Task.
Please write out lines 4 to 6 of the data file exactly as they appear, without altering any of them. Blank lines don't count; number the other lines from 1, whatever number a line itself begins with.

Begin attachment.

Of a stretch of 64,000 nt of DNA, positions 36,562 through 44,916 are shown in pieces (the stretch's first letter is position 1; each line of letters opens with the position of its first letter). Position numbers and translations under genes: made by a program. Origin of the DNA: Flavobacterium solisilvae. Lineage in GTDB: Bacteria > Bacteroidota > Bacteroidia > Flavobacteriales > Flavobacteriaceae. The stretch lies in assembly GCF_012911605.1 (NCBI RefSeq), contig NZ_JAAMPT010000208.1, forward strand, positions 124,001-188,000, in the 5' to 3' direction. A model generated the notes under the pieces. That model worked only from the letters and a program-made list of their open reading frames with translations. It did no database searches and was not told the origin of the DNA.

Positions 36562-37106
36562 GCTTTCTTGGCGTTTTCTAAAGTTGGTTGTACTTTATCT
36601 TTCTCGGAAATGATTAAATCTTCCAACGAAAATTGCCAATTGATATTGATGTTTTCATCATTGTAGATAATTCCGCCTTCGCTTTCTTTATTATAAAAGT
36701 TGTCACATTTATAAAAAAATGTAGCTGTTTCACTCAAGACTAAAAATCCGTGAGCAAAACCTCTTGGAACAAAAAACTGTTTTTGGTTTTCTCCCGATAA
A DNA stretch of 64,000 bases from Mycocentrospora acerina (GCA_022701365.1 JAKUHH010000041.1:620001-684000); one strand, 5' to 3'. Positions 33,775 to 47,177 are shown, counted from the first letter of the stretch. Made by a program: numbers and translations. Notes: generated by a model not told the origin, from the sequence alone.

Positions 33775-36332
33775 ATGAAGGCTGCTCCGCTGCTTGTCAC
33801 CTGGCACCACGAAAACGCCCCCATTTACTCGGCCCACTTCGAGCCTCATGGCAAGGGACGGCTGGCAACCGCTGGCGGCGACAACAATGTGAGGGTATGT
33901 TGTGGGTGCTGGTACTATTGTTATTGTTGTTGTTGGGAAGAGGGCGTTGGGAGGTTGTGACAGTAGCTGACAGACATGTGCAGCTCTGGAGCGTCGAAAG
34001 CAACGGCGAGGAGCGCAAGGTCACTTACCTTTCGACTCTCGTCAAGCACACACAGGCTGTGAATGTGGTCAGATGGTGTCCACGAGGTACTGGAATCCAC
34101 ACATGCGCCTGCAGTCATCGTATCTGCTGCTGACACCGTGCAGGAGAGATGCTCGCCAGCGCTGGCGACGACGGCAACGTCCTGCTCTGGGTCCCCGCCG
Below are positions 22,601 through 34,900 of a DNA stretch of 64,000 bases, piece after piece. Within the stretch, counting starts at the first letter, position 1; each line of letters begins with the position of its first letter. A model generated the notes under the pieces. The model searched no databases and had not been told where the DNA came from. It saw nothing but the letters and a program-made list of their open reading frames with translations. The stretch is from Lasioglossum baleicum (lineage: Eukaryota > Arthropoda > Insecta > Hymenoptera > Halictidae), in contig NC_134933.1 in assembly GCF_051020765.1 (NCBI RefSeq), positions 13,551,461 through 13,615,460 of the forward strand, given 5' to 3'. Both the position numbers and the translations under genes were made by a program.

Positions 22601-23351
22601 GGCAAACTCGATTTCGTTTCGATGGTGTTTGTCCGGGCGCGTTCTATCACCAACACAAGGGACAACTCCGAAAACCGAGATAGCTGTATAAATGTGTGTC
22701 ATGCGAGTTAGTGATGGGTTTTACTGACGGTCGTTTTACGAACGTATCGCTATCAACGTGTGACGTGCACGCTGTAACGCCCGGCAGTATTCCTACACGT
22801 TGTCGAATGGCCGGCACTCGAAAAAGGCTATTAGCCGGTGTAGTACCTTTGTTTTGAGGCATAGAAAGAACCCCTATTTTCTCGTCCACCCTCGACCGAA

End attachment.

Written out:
36601 TTCTCGGAAATGATTAAATCTTCCAACGAAAATTGCCAATTGATATTGATGTTTTCATCATTGTAGATAATTCCGCCTTCGCTTTCTTTATTATAAAAGT
36701 TGTCACATTTATAAAAAAATGTAGCTGTTTCACTCAAGACTAAAAATCCGTGAGCAAAACCTCTTGGAACAAAAAACTGTTTTTGGTTTTCTCCCGATAA
A DNA stretch of 64,000 bases from Mycocentrospora acerina (GCA_022701365.1 JAKUHH010000041.1:620001-684000); one strand, 5' to 3'. Positions 33,775 to 47,177 are shown, counted from the first letter of the stretch. Made by a program: numbers and translations. Notes: generated by a model not told the origin, from the sequence alone.